Posted by: mamas2hands | May 27, 2012

Reality Check

Recently I had to have some photos taken of me in Yoga clothes. Looking thru those photos was definitely a reality check.

Fact is…I’ll be celebrating my 49th birthday this year.  Most of the time I can conveniently forget that. Afterall, I don’t feel like I’m in my late forties, in many ways I feel like I’m still a 20-something with my life ahead of me.  I can mentally select what I notice in the mirror, but photos seem to make everything visible, even the aspects of my physical self that I would like to ignore.

Of course photos aren’t the only way I’m getting a reality check.  This past year more of my work involves sitting for hours in front of the computer or sitting crocheting.  Either way I’m leading a much more sedentary life than I was 2 years ago, and I am noticing the difference.  I have more aches and pains, I’m gaining weight and I’m losing muscle mass.

So that makes me wonder, is this just what happens as we age? Should I just accept that the rest of my life I’ll be living with these issues? Was my Mom right, and every thing after 50 is just “patch, patch, patch”? For those who know me well, you already know my answer.

I’m fighting back.  I’ve already been making efforts to become more active in my life, interspersing physical activity through-out my day.  I now  have a tread-mill that I walk on for at least 20 minutes each morning.  With our family adding a dog to the mix I get out and play ball with her and take her for walks as well.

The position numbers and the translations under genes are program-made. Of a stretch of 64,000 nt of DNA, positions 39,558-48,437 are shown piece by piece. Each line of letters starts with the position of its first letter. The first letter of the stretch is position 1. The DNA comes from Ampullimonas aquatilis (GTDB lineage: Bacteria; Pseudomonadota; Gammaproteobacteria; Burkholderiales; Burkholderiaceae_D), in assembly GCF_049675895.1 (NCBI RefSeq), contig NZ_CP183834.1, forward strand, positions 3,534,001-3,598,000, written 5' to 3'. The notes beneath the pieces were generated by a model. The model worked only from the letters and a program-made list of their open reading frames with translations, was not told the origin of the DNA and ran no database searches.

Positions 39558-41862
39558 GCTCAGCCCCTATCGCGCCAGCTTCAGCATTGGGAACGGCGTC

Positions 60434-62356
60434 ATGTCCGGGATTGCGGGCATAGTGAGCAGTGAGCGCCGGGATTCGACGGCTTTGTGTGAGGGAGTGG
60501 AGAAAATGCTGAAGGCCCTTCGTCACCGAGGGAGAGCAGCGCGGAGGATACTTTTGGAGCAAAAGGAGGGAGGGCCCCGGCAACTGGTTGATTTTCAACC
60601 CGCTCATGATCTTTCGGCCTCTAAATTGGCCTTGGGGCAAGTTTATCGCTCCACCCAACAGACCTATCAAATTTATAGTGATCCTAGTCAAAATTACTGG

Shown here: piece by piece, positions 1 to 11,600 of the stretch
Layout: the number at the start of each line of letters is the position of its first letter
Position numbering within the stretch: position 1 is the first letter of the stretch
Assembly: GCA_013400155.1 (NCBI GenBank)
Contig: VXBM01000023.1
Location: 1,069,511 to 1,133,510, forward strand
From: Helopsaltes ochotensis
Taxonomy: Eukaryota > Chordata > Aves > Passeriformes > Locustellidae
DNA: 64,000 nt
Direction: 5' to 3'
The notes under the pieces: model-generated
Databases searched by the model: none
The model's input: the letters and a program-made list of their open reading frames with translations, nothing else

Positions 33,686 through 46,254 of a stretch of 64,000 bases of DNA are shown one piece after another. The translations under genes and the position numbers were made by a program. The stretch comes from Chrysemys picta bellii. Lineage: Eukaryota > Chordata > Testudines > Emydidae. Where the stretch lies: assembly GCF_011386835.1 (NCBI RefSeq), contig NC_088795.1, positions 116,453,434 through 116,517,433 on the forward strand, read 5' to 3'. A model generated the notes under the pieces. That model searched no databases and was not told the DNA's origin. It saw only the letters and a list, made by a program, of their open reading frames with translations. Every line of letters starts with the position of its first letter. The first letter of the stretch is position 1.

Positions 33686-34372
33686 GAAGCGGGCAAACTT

I have plans for more physical activity as well, especially with summer finally arriving…hiking and swimming with my kids and yard work.

But exercise, though important, it isn’t the only change I’m making. My Chiropractor told me about a book called “The Paleo Diet” by Loren Cordain, Ph.D. that I am currently reading.  It is very interesting, discussing how our physiology isn’t really in sync with the modern diet.  The argument is we are basicially Stone-age beings living in the Space Age.

The Paleo diet consists of eating like our Stone-age ancestors; lean meats, fruits and non-starchy vegetables.  I’m very impressed by the information Dr. Cordain presents in his book. I have already discovered that I do better health-wise by eliminating wheat and gluten from my diet.

I’m a little leary about the amount of lean meat the diet recommends, but I know I’ll be happy with eating all the veggies and fruit I want.  The hardest part will be eliminating the sugars and salts I love.  His recommendations for the diet do include an occassional “cheater” meal, but I don’t know how easily I can adapt.

So I  have decided to conduct an experiment on myself.  I will be incorporating the Paleo diet into my eating life-style. Hopefully even convincing my husband and children to join me.  And I’ll be blogging about my progress as I go along.


Responses

  1. Paleo diet being very similar to the MS diet, I can personally recommend it for creating greater wellbeing and health. My suggestion is to do a lot, as much as you can, of RAW, which will help with your energy level and after a while, your cravings for the not so good stuff. Makes it possible to “cheat” successfully and not wildly binge. The only problem with it is I keep losing my cane, because I don’t need it as much!

    • Wow! Congrats Michele, losing the cane for those reasons sounds pretty awesome. It is also encouraging to know a diet similar to what I’m trying has worked so well for you. The no salt, no sugar part is going to be quite a challenge. Especially with my addiction to chocolate.


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